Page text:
For the FBI, it's business as usual too. Sil, Paulie and Chris are arrested on Super Bowl Sunday at Jackie's funeral, on charges of intent to racketeer, only to have their bail paid by half-time. The explosion in counter-terrorism after 9/11 wouldn't affect the small circle of federali we would grow familiar with in later seasons too much, and actually bring the otherwise patriotic Tony closer to them. In the meantime, agent Deborah Ciccerone will become the vivacious Danielle Ciccolella, Adriana La Cerva's new best friend, as part of the Bureau's plan to get close to Chrissy and hopefully buy-bust their way up to the Don. It's a move that would pay off in dividends, as Tony would disseminate more and more of his orders through his wayward nephew in seasons to come. If the arc of the first three seasons represented the mob triumphing over the law then the arc of the latter three would correct that imbalance.

But for now, having lain Jackie Jr to rest, the two families of Tony Soprano will gather around at Vesuvio's to hear Junior sing a Neopolitan-American ballad of love. The old man's soaring performance of 'Core 'ngrato', or 'Ungrateful Heart', reduces most of the adults present, who remained dry-eyed throughout Jackie's funeral, to tears. But his grandniece Meadow sees through the conceit and wants none of it, throwing food at the aging soprano, much to the amusement of her contemporaries. Noticing this, her father chases her out onto the street where, confronted by him at the roadside, she mournfully denounces their lifestyle as 'bullsh*t'. Returning inside to the dinner, he tries to enjoy a Soprano family moment with one less duck than usual. The music then crosses the diegetic boundary, seguing into a French then Chinese rendition to demonstrate to us that what has resonated with these hypocrites is something generational, not cultural. It will not last.

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Army of One

Author: Dibyayan Chakravorty from India
23 October 2015

*** This review may contain spoilers ***

Jackie Aprile, Jr. is forced into hiding at a housing project in Boonton shortly after his failed armed robbery at Eugene Pontecorvo's Saturday night card game. Jackie calls Tony Soprano at his home and tries to tell him where he is and plead for help. Tony refuses and tells him to stay where he is and to talk to Ralph Cifaretto who is making the final call on what will happen. Tony then meets Ralphie, who has been hesitating over his judgment of Jackie, and asks that Ralphie make his decision in a "timely fashion". Ralphie had already dispatched Vito Spatafore to stay near the Boonton projects and find Jackie in case he tries to leave. But after the discussion with Tony, Ralph decides to act. When Jackie leaves the apartment to get some air, he is shot in the back of the head by Vito.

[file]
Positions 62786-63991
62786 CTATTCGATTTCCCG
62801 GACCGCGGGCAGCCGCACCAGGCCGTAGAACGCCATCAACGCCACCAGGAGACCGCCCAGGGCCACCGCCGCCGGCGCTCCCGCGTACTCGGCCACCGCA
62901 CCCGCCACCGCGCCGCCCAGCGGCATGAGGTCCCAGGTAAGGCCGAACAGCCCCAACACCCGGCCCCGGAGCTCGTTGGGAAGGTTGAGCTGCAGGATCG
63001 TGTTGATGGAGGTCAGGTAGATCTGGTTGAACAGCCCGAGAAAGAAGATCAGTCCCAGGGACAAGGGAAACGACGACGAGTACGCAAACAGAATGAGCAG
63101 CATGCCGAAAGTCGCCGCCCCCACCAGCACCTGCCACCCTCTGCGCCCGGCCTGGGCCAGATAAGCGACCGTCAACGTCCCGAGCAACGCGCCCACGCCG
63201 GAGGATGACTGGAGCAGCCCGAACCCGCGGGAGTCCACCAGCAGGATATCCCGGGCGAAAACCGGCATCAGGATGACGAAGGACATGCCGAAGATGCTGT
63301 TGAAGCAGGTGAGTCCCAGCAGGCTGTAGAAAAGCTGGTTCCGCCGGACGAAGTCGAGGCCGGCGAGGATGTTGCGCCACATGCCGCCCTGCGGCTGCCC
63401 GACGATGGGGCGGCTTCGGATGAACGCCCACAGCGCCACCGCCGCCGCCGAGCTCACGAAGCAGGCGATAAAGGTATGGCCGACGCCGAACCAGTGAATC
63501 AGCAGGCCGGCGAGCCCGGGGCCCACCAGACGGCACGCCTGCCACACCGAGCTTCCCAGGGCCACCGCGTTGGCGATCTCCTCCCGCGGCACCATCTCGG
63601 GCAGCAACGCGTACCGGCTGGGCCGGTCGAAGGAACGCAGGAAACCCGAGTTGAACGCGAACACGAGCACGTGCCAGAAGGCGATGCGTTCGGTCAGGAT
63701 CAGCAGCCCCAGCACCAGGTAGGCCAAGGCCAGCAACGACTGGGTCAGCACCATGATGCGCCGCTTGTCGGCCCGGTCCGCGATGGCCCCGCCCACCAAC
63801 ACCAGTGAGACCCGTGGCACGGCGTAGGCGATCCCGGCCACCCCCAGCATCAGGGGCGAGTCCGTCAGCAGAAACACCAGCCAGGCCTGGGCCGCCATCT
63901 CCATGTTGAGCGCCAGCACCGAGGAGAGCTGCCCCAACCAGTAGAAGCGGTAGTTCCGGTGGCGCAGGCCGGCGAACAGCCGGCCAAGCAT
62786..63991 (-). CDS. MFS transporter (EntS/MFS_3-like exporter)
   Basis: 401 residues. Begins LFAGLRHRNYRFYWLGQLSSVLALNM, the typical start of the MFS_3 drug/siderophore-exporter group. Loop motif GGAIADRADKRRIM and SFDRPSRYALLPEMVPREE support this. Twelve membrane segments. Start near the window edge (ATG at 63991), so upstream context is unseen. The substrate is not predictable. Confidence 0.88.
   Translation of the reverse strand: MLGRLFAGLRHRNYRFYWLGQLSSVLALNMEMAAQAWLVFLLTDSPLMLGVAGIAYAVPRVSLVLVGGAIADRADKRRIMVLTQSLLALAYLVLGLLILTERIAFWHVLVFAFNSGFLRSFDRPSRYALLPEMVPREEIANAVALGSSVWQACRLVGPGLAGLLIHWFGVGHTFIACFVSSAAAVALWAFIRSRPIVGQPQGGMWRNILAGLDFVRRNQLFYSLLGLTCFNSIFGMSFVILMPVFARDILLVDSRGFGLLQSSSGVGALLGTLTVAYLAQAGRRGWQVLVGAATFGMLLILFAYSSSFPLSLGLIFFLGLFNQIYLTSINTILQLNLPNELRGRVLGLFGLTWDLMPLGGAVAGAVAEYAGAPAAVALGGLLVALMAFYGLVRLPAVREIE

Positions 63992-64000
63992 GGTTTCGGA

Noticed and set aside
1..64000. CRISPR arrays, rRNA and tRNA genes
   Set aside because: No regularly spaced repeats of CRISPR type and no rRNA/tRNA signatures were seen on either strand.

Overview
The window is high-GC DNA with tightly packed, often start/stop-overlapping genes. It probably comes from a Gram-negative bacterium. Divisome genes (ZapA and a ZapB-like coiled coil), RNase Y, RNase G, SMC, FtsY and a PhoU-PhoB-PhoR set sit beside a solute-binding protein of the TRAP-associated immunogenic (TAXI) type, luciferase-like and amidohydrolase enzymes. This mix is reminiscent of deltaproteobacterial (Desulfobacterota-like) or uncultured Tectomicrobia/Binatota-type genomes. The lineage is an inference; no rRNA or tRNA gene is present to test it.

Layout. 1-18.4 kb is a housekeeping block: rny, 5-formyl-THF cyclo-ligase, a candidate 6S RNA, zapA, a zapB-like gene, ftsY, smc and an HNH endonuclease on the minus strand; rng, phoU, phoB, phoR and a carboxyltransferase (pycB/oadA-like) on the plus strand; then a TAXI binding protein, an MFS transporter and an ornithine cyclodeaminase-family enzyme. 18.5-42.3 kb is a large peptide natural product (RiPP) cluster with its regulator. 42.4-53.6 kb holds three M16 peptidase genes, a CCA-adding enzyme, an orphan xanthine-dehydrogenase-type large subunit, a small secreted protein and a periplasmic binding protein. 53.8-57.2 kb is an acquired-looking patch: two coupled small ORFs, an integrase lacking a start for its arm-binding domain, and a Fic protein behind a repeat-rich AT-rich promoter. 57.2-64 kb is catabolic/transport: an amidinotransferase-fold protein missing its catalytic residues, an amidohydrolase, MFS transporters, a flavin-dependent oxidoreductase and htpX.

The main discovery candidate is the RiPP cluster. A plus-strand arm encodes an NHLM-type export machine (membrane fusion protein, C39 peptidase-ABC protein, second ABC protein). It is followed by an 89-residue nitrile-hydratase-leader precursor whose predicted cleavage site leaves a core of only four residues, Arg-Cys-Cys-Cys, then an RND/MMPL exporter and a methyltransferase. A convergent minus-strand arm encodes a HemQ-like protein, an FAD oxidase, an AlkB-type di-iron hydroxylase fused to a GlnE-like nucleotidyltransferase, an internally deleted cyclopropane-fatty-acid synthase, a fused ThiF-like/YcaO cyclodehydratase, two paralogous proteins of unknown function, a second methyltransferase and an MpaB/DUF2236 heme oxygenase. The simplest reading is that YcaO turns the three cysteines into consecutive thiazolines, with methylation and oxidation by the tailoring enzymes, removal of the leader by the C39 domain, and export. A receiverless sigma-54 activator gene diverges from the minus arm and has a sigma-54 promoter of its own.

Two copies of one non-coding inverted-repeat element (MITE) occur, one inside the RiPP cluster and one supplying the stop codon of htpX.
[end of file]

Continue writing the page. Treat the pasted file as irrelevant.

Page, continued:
Meanwhile, A.J. and a friend in Verbum Dei high school steal answers to a geometry test and are later fooled into confessing the act by the school's principal. A.J. is promptly expelled from Verbum Dei permanently. Tony becomes enraged when he hears the news and decides to "save" A.J. before it is too late. His solution is to send his son to military school. Carmela receives a phone call from Marie, Rosalie Aprile's sister, informing her that Jackie has been shot and killed by "drug dealers." Tony uses Jackie Jr.'s death as an example for A.J. to start straightening him up by telling him, "You see?"

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0 out of 1 people found the following review useful:

Army of One (#3.13)

Author: ComedyFan2010 from Canada
13 March 2014

*** This review may contain spoilers ***

Jackie Jr. hides in the projects but this doesn't save him for too long.Next day once he steps outside he gets shot. The "family" makes the reason for the death drug dealing, but the younger ones see through it. AJ breaks into his school and gets the exams. This makes Tony want to send him to military school.

A good season finale. I actually suspected to see Jackie Jr. on the run most of the episode. But they decided to get over with it fast and concentrate more on the funeral. It was great to see how Jackie's sister pretty much described how the death of her brother went on. And at the end Meadow left her family unlike in all the other finales before.

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3 out of 7 people found the following review useful:

Season 3: As engaging and satisfying as ever

Author: bob the moo from United Kingdom
19 October 2009